(Upper Left) Downtown Galva, Illinois (Upper Right) Rural Illinois (Lower Left) Northeastern Nebraska Farm. (Lower Right) Birthplace of Wyatt Earp. Monmouth Illinois.

I wanted to start this series of photos and musings from my trip with some photos from these cherished moments in ‘flyover’ country. I was born in Nebraska, so perhaps that is why the great plains are rooted in my veins. Oftentimes, less is more.

The austerity of the Great Plains is one of its greatest allures. A sense of humility not begging for attention. As down home as it gets. A slice of Americana. A simple kind of love that can speak to all of us

Here’s to my inner Huck Finn. Rambling. Seeking. Feeling and Observing. A visual love letter of appreciation for this place. A reminder of my roots. I could chronicle each encounter on my trip, but sometimes it’s best to let the imagery leave room for mystery and wonder.

I suggest putting on Thomas Csorba’s Highway Kid, the Avett Brother’s Salina or Andrew Duhon’s No Man’s Land and let the imagery transport your own curiosities and insights letting them flood into each scene. At best, they’ll inspire you to seek out the beauty of Middle America. At worst, they’ll further your reasoning to stay on the interstate and rush on by…and that’s just fine by me.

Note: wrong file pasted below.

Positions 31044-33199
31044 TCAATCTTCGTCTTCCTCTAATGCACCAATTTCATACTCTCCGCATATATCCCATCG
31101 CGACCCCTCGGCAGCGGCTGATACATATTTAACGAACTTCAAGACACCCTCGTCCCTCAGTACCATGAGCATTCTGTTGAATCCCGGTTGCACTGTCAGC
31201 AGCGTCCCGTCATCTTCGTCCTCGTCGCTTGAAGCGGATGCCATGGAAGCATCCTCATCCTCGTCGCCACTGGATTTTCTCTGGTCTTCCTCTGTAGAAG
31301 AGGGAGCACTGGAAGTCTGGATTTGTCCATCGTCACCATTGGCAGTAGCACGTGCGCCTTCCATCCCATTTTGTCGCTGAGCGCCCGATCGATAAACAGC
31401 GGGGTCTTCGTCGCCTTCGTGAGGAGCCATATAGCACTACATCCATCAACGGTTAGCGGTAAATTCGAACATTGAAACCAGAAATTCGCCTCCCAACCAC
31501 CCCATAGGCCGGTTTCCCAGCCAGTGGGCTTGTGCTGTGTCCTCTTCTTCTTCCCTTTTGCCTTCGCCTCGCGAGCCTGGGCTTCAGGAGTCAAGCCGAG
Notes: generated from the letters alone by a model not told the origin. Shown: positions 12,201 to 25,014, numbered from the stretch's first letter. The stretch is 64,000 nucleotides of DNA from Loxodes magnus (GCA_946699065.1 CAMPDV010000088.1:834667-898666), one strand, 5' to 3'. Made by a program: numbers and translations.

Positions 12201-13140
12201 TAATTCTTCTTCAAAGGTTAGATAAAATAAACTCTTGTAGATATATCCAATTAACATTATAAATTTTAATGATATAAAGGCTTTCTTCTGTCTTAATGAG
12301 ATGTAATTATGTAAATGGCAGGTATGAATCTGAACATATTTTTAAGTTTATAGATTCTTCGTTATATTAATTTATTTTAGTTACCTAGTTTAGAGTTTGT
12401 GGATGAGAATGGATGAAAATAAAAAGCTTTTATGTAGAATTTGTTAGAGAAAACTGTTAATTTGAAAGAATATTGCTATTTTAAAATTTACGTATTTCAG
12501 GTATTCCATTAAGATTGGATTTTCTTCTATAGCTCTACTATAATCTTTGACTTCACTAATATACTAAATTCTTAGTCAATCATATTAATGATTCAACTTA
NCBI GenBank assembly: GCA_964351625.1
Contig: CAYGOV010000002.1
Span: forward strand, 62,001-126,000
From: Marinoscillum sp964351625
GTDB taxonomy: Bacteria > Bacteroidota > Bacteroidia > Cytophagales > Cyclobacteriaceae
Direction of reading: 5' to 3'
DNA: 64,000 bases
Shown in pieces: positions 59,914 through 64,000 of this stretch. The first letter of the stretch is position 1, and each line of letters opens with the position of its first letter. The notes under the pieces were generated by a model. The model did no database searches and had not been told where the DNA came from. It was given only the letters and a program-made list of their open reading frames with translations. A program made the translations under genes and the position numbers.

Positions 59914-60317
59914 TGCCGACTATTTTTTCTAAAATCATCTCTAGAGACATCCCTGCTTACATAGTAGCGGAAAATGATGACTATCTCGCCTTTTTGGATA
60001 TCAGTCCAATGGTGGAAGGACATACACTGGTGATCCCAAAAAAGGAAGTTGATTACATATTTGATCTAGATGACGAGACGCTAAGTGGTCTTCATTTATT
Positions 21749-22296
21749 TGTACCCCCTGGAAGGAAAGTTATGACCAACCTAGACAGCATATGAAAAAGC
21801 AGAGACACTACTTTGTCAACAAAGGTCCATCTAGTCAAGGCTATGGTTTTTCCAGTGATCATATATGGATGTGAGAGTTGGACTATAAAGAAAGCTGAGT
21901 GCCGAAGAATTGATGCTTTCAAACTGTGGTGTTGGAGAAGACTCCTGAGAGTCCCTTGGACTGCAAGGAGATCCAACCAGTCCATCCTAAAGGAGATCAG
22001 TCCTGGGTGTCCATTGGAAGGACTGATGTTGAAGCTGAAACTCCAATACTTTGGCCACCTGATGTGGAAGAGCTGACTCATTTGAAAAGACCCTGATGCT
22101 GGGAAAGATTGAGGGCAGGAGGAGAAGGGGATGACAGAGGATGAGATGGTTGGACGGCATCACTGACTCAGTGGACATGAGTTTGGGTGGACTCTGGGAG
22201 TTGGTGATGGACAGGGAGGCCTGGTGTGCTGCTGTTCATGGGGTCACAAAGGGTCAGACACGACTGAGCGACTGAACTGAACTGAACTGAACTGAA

(L) Pete’s Place has seen better days. Riverton, Nebraska. (M) Old Gas Pumps and Soda ‘Pop” Machine. Auburn, Nebraska. (R) One of the historic tractors stored in Bird City, Kansas.
Amish children, playground on the Des Moines River and a Sunday Cruise in Bonaparte, Iowa.

These have all been added to my “America’s Heartland” Gallery for purchase or viewing pleasure on my website: https://www.ryankostphotography.com/Americas-Heartland/

Also, feel free to follow along for more on my Instagram https://www.instagram.com/rkostphotography/

Corn Mountain. Harvest season. Long Island, Kansas.
Scenes from a Fall festival near Donnellson, Iowa. Yes, that’s a corn box. Corn is a fabric of the culture ‘round here.
Parting image glowing corn left in field that birds thoroughly enjoy after harvest. Nebraska.

See ya’ll around the bend. Stay tuned as I rambled Northeast for more from this trip…

“I MAY NOT HAVE GONE WHERE I INTENDED TO GO, BUT I THINK I HAVE ENDED UP WHERE I INTENDED TO BE.” — DOUGLAS ADAMS

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Be Curious. Be Compassionate. Mental Musings and Visual Meanderings. Home is in Colorado. Guide in Peru. www.ryankostphotography.com

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Ryan Kost

Ryan Kost

Be Curious. Be Compassionate. Mental Musings and Visual Meanderings. Home is in Colorado. Guide in Peru. www.ryankostphotography.com